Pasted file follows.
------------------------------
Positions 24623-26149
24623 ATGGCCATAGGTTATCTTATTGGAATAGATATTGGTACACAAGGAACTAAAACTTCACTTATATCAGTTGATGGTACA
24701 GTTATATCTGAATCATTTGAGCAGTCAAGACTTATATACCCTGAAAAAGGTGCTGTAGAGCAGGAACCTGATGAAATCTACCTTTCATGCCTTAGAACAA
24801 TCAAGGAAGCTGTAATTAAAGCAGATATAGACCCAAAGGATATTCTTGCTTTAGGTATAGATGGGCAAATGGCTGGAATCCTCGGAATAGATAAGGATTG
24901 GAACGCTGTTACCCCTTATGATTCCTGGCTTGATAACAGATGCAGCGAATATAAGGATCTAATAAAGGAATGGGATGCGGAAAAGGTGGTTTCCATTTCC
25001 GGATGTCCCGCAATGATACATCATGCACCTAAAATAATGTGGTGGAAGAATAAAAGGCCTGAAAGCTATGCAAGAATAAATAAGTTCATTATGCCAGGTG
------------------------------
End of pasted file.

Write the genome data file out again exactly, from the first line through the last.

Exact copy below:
Positions 24623-26149
24623 ATGGCCATAGGTTATCTTATTGGAATAGATATTGGTACACAAGGAACTAAAACTTCACTTATATCAGTTGATGGTACA
24701 GTTATATCTGAATCATTTGAGCAGTCAAGACTTATATACCCTGAAAAAGGTGCTGTAGAGCAGGAACCTGATGAAATCTACCTTTCATGCCTTAGAACAA
24801 TCAAGGAAGCTGTAATTAAAGCAGATATAGACCCAAAGGATATTCTTGCTTTAGGTATAGATGGGCAAATGGCTGGAATCCTCGGAATAGATAAGGATTG
24901 GAACGCTGTTACCCCTTATGATTCCTGGCTTGATAACAGATGCAGCGAATATAAGGATCTAATAAAGGAATGGGATGCGGAAAAGGTGGTTTCCATTTCC
25001 GGATGTCCCGCAATGATACATCATGCACCTAAAATAATGTGGTGGAAGAATAAAAGGCCTGAAAGCTATGCAAGAATAAATAAGTTCATTATGCCAGGTG